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Amazon offers to cover full college tuition costs for 750,000 U.S. hourly workers

Labor Secretary on job market, end of benefits
Labor Secretary Marty Walsh on job market, end of unemployment benefits 03:44

Amazon on Thursday said it will pay for full college tuition for its 750,000 U.S. hourly employees, expanding its education benefit at a time when employers are struggling to hire workers amid a tight labor market. The retailer said it will fund full college tuition for workers who have been at the company for more than 90 days. 

The company said the offer makes all of the 400,000 workers that it has hired since the start of the pandemic eligible for the benefit when it goes into effect in January. The new educational program will also pay for high school diplomas, GEDs, and English as a Second Language (ESL) proficiency certifications, the company said. 

While Amazon has been buoyed by demand for online shopping during the pandemic, and swiftly grown to become the nation's second-largest private employer, it's also battled allegations about worker conditions, such as a lawsuit filed by New York State alleging that the company failed to protect workers from COVID-19. Some workers have also claimed that warehouse conditions are driven by demanding quotas and algorithms that make it difficult to find time to use a restroom, an issue that is now targeted by lawmakers in California who want to place limits on warehouse production quotas.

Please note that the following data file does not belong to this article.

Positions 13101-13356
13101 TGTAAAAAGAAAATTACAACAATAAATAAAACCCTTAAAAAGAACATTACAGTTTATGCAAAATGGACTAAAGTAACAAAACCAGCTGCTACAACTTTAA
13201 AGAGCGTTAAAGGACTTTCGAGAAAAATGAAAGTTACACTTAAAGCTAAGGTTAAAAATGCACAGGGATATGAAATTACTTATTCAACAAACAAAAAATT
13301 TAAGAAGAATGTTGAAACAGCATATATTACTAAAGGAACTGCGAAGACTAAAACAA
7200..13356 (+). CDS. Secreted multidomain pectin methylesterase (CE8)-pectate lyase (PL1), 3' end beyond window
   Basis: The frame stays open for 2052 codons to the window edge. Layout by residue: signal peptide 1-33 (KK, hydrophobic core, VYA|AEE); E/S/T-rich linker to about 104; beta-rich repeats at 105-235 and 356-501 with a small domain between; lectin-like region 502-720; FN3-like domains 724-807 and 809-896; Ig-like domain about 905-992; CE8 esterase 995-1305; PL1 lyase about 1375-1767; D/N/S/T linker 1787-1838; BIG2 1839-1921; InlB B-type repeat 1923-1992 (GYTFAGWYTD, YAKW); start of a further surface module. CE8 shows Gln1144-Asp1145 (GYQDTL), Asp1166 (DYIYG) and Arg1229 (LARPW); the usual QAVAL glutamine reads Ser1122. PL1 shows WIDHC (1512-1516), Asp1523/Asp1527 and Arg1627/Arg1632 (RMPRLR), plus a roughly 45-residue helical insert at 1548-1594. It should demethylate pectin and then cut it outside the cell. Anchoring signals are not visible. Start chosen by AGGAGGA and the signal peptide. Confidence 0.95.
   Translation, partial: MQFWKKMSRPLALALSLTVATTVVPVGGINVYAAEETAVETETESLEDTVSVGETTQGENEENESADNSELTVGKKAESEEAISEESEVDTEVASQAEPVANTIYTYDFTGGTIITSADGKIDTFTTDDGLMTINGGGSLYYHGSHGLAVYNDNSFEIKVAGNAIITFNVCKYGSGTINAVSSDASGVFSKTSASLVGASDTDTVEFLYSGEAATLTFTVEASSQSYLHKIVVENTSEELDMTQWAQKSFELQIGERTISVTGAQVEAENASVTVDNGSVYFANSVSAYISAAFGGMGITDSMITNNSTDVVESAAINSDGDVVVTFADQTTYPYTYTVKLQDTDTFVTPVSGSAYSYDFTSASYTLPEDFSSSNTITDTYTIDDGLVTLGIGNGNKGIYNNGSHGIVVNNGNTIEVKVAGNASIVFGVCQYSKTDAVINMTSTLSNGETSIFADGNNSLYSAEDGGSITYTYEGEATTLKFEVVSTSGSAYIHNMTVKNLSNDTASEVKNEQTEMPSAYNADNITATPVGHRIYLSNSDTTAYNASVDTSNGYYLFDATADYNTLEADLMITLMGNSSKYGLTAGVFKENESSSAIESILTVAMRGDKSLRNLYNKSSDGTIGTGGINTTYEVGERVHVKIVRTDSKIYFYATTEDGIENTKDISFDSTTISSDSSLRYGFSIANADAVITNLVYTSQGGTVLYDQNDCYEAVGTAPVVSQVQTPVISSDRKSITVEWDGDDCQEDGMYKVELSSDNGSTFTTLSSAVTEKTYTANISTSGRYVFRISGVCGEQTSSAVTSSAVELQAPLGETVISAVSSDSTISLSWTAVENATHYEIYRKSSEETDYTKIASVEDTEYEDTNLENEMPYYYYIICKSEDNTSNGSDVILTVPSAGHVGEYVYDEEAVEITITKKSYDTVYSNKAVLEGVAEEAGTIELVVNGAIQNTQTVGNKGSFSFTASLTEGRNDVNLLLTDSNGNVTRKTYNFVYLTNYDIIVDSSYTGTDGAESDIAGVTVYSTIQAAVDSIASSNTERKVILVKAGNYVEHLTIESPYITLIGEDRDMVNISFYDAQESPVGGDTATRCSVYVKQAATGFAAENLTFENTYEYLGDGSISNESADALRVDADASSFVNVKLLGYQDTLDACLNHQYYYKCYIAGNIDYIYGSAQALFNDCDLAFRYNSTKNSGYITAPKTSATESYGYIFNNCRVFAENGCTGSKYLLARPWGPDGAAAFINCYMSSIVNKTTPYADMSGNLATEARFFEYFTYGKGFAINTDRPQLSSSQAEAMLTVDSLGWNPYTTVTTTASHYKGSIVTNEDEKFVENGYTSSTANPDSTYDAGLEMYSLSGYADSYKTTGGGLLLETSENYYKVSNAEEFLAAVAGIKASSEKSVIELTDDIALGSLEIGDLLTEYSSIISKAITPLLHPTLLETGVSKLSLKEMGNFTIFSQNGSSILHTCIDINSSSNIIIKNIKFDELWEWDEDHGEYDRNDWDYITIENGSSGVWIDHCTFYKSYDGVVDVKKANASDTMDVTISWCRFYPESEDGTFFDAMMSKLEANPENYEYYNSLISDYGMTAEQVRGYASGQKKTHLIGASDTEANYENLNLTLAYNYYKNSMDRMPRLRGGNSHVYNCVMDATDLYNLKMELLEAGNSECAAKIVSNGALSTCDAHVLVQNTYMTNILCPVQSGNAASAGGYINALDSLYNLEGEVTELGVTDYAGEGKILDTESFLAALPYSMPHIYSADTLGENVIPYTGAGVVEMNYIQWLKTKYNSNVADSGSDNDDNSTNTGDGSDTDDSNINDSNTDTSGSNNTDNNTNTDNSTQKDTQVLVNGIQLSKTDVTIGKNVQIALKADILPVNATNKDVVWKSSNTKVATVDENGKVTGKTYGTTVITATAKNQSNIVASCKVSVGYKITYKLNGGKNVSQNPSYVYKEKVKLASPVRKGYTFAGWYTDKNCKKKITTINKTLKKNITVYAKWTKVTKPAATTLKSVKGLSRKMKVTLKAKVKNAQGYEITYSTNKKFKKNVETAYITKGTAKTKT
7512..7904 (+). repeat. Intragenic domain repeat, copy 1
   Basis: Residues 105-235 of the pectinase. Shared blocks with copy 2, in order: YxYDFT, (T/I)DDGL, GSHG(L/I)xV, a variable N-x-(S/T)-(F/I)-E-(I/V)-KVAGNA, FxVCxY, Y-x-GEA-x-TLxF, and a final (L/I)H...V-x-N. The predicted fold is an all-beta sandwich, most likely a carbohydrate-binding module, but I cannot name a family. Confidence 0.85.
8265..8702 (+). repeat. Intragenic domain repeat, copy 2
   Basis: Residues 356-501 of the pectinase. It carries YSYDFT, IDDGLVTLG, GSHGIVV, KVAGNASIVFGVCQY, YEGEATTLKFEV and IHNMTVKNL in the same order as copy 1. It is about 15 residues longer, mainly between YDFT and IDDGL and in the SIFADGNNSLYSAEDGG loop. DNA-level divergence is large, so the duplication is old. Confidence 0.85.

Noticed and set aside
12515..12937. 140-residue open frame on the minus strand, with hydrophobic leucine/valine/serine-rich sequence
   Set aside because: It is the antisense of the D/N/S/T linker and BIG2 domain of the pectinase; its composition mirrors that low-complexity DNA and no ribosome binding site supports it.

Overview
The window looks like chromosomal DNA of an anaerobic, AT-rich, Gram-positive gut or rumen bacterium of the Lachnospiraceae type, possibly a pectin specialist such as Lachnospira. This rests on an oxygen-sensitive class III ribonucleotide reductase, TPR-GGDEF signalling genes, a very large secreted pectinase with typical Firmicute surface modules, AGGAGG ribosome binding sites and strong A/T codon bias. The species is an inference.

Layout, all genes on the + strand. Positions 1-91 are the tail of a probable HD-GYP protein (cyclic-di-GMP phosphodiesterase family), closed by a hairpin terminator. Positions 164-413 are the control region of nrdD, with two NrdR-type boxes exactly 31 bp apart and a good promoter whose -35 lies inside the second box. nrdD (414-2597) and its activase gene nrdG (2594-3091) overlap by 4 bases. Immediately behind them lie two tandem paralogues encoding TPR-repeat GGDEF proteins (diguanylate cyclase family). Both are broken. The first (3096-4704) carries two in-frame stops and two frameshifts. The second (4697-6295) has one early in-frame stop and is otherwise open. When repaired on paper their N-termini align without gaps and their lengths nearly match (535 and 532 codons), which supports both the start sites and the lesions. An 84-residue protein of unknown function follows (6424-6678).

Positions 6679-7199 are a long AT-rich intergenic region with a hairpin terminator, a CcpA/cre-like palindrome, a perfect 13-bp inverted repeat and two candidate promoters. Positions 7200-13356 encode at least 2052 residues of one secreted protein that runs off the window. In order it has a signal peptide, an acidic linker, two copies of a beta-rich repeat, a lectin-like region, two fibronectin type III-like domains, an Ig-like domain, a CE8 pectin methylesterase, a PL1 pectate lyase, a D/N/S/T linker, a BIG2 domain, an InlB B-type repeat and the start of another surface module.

At the same time, wages for low-paid workers are rising across the nation as employers struggle to recruit amid a labor shortage due to the pandemic. While some businesses have blamed pandemic unemployment benefits — which ended on Labor Day — the nation's labor force still hasn't recovered to its pre-pandemic size. About 161.5 million people are working today, compared with 164.5 million before COVID shut down the economy. 

The e-commerce giant previously offered educational benefits, but they were only available to workers who had been at the company for one year. It also had paid 95% of costs, but had a limit of $3,000 for each full-time employee, according to the left-leaning Century Foundation.

Amazon said Thursday it will pay employees' tuition and fees in advance instead of reimbursing after coursework has been completed, which it said would help employees who otherwise might not have the money to jump into an education program.

Amazon's new program follows similar moves by rival retailers, including Walmart, the nation's largest private employer, and Target. Last month, Target said it would offer its 340,000 U.S.-based employees the chance to go to college for free, while bigger retail rival Walmart has made the same arrangement for its 1.5 million workers. 

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